Before discussing Tobago's constitutional progress I shall make a few comments on the recent political debate. The debate was well organised and well conducted if a little too straight jacketed.
Why could there not have been a general topic such as "How would you develop Tobago socially and economically?" with 20 minutes each for presentation and ten minutes for reply? There then could be some follow-up questions—that would require spontaneous answers.
In the present arrangement of having detailed questions the participants are being led and originality stifled. Few appear willing to say who was the winner although one or two seem to favour Mr Ashworth Jack on the basis that he did better than was expected of him—this seems to me to be "a back-handed compliment".
For me, Mr Hochoy Charles came out ahead. He was relaxed, articulate, self-confident and was master of his material. From the point of view of internal self-government for Tobago, Charles was not fettered in his contribution by association with national political parties.
In my last article I discussed the following aspects of the "The Constitution (Amendment) (Tobago) Bill, 2013: Enshrining of the new arrangements into the Constitution, Executive Authority of Central Government and the Tobago House of Assembly (THA), and ownership of mineral rights. I shall now discuss: financial arrangements, law-making by the THA and the schedules.
I find the concept of a proportional allocation of the national budget to Tobago with an upper and lower limit impractical since circumstances may require higher or lower allocations. This is recognised (and to confuse matters) in the bill in Section 10 that states: "(1B) This arrangement shall be reviewed on terms and conditions as shall be prescribed." Presumably prescribed in subsidiary legislation—if so, why put it into the Constitution in the first instance—for political purposes so that the people of Tobago can be told that they will be getting more money? A lower limit may be acceptable to the people of Tobago but not an upper limit (particularly written into the Constitution).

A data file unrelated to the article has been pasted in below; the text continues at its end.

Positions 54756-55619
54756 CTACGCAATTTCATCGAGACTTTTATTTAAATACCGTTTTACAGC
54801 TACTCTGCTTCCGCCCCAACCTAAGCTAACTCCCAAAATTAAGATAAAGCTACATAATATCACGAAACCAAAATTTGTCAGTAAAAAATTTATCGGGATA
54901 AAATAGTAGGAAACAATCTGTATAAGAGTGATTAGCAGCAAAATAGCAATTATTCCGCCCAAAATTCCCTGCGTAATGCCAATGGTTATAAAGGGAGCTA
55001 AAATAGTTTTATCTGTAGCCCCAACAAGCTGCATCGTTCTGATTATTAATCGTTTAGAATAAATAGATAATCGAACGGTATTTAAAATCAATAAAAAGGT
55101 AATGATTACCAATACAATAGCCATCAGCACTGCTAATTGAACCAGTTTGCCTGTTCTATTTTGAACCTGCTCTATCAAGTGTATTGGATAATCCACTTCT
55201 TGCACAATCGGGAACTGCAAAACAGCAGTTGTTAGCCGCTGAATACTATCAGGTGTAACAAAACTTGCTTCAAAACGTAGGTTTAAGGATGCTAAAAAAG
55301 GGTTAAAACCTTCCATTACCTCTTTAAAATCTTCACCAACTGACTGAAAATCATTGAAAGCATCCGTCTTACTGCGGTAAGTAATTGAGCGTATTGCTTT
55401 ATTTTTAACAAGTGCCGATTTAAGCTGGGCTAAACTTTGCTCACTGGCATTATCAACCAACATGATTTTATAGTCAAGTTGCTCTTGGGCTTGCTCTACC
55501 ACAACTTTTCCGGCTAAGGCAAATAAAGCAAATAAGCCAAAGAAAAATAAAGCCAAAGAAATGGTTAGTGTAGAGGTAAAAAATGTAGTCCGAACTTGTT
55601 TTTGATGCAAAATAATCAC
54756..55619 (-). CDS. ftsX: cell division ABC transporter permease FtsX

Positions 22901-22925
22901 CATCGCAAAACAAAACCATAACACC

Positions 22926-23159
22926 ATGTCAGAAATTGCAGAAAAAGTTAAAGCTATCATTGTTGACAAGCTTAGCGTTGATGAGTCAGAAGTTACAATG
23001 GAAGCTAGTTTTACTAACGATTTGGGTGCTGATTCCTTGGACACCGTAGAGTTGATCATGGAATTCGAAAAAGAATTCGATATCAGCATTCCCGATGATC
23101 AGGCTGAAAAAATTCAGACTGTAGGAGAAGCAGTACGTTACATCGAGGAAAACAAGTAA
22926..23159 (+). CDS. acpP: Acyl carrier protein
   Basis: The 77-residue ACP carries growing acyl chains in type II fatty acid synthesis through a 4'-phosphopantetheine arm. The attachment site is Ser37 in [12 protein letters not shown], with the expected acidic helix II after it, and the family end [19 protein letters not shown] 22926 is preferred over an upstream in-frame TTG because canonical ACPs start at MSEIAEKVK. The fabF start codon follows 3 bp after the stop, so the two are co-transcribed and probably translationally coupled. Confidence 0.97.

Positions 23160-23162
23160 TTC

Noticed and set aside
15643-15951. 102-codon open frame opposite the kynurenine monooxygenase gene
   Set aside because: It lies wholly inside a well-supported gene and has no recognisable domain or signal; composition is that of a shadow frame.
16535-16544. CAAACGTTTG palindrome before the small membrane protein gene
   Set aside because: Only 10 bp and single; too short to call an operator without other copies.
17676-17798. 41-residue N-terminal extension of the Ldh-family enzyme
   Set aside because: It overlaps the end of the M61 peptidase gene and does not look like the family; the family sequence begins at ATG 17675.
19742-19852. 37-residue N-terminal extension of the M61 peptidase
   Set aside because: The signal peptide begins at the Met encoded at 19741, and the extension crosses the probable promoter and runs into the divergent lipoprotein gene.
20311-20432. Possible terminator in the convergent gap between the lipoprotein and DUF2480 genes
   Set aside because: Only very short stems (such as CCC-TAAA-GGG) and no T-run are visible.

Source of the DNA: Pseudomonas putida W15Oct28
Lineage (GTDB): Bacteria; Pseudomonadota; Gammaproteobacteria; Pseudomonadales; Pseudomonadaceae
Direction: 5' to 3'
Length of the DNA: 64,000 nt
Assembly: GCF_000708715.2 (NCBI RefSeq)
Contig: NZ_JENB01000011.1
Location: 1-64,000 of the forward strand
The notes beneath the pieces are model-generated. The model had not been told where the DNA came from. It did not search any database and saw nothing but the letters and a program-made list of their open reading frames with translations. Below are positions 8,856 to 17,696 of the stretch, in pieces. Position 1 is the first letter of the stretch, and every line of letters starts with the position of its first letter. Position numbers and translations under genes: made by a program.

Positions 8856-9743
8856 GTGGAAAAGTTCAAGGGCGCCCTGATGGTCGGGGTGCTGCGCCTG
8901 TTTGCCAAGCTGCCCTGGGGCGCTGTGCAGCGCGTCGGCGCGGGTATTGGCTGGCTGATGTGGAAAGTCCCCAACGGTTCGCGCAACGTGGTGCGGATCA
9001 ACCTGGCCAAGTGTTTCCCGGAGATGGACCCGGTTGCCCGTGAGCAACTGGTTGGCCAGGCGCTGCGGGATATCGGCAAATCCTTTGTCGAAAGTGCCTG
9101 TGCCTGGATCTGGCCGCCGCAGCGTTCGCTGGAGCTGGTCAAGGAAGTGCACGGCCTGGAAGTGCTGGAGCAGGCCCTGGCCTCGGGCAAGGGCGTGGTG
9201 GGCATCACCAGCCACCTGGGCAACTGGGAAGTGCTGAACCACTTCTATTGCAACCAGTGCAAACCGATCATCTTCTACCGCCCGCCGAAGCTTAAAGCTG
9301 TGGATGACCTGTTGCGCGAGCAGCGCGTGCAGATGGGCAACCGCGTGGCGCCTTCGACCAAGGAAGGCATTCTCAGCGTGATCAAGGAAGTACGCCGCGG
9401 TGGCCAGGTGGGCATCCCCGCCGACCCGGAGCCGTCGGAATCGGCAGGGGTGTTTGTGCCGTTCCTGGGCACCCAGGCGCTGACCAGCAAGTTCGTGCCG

The THA will be able to borrow 15 per cent of the allocation for that year to the Assembly under the Tobago Public Sector Investment Programme. This could be a very severe limitation. Why not a percentage of the total budgetary allocation to the Assembly in each year?
Law making by the THA
The bill proposes that the THA will have the power to make laws which will apply only in Tobago. By the new Section 141B (1), the Assembly would, subject to certain limitations, have the power to make laws for Tobago with respect to matters on the Tobago List.
But Section 141B (2) reads: Parliament may pass a Bill for an Act to make laws for Trinidad and Tobago with respect to any of the matters enumerated in the Tobago List if it is stated in the Act that it is necessary or expedient in the national interest and the Bill for the Act is passed after consultation with the Assembly.
What does "in the national interest" mean and who decides what is in the "national interest"?
The advocates for Tobago internal self-government should insist that this read: "with the concurrence" of the Assembly and not "after consultation with".
Suppose Tobago decides to ban all hunting of wild animals to make that island an attractive destination for visitors who are interested in the preservation of wildlife but Parliament (in response to a strong hunters lobby) decides that hunting must be allowed in Tobago as well as Trinidad?
With respect to other limitations the most important one, in my view reads thus: Section 6 (c) (3) Where a provision of a law made by the Legislature of Tobago under subsection (2) is inconsistent with (a) a provision of a law made by Parliament which Parliament is competent to enact; or (b) a provision of an existing law, the law made by Parliament, whether passed before or after the law made by the Legislature of Tobago, or, as the case may be, the existing law, shall prevail and the law made by the Legislature of Tobago shall, to the extent of the inconsistency, be void.
Could not this limitation completely negate the power of the Assembly to make laws? Also is it not inconsistent with the following provision in the Tobago Bill: 141 B (4) A law in force before the coming into force of this section shall continue to apply to Tobago, until such time as it is replaced in relation to Tobago by a law made by the Legislature of Tobago? Should not this be made subject to Section 6 (c) (3) above? Schedules.
Number 25 on the Tobago List reads: "Such other matters as may from time to time be assigned by the President." Should it not be "assigned or removed" and should this not be with the agreement of the THA? Should not this provision be also on the concurrent and national lists?
To conclude this discussion on the Tobago Bill, I want to emphasise that, as with the 1996 Act, Government is giving Tobago greater authority with one hand and taking it back with the other.
The powers of the THA to make laws is restricted in two ways: by the provisions that (1) the Parliament can pass laws for Tobago "in the national interest" and (2) laws passed by the Assembly must not conflict with laws passed by the Parliament.
Executive authority of the THA is restricted by the over-riding authority of the Central Government by inclusion in (new) Section 75 (1) of a phrase which gives Cabinet over-riding power. If Government is to be true to its boast of giving Tobago internal self-government instead of the powers being "subject to" the powers of Central Government the THA powers should be "not withstanding" the powers of Central Government.
I shall discuss other aspects of the Bill after the debate in Parliament.
• John Spence is professor emeritus, UWI. He also served as an independent senator